By David S. Prescott, LICSW
A participant in a training recently described frustration in adopting Motivational Interviewing in their practice. This confirmed a concern I’d seen expressed in social media. As the discussion progressed, another participant expressed similar experiences. Although small in number, their concerns were important: There can be side effects when adjusting to the use of positive, collaborative, strengths-based approaches such as Motivational Interviewing (MI) and the Good Lives Model (GLM). How can this be? What can we do?
First, it’s important to examine the context. In many instances, the complaint centres on probation officers and other supervising agents who come away from trainings believing that they now need to behave like therapists. Others have complained that they have to pay attention to how they respond and use reflective listening rather than focus on efforts at rehabilitation. Still, others feel cornered into working in a fashion that is at odds with their personal style. One person lamented that clients are challenging their treatment before they even get started. The result, in the estimation of these professionals, is that clients can appear more hostile, often with a sense of entitlement. Where public safety and client care are on the line, these are important concerns.
What do we know? First, the jury has returned on many of the characteristics of effective treatment for people who have abused. Marshall (2005) summarized findings showing that the most effective therapists are those who are warm, empathic, rewarding, and directive. In practice, any one or two of those qualities can be easy, but balancing all four can be a challenge. Three years later, Parhar and her colleagues demonstrated in a meta-analysis that the more coercive the treatment experience for mandated clients, the less effective they are. There’s really no question that the often harsh and confrontational practices of yesteryear don’t work and can make matters worse. It is no wonder that Moyers and Miller () argued that low levels of demonstrated empathy are toxic. Since that time, the use of MI (and its derivatives) with criminal justice populations has only become more widespread. Earlier this year, Blasko and Taxman (2018) found that clients who perceived their probation officer as fair and respectful had lower rates of violating their conditions and returned to prison less frequently.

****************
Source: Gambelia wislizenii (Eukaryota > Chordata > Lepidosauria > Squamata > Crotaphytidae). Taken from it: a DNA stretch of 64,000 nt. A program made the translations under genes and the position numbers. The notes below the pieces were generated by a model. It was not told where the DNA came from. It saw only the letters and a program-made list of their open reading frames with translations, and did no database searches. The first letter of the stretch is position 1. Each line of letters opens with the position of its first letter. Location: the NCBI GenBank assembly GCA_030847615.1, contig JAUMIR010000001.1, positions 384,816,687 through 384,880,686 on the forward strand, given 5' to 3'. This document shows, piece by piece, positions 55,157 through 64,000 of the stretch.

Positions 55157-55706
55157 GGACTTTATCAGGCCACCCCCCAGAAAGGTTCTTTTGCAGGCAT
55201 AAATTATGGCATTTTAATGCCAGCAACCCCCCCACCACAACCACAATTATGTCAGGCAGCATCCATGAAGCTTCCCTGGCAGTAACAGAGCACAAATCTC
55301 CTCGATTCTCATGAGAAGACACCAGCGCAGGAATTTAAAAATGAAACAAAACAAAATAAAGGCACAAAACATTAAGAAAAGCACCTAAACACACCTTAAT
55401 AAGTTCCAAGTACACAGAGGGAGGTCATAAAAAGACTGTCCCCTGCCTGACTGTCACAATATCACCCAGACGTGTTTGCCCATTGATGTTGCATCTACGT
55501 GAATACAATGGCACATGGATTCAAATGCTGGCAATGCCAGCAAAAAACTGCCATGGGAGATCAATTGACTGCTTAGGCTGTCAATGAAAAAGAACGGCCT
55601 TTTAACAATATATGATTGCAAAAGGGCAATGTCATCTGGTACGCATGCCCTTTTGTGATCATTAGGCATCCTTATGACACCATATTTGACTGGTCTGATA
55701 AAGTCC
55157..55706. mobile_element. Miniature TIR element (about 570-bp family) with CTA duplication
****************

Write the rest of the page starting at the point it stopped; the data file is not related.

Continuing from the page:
Does that really mean that effective practices create more problematic clients? I don’t believe so, although it’s an important question. Here’s what I mean:
First, clients feeling free to challenge their treatment and treatment providers at the outset may actually be preferable in the long run to clients who give the surface impression that they are actively engaged but in fact participating minimally. As the old adage goes, “A man convinced against his will is of the same opinion still.” Although every case is different, there may even be real merit in challenging one’s circumstances prior to making peace with them and getting involved in meaningful change processes. This idea is central to self-determination theory, which holds that extrinsic motivation often precedes intrinsic motivation. In the long run, pushing back against extrinsic motivators as a pathway to awakening internal motivation can have real value in treatment.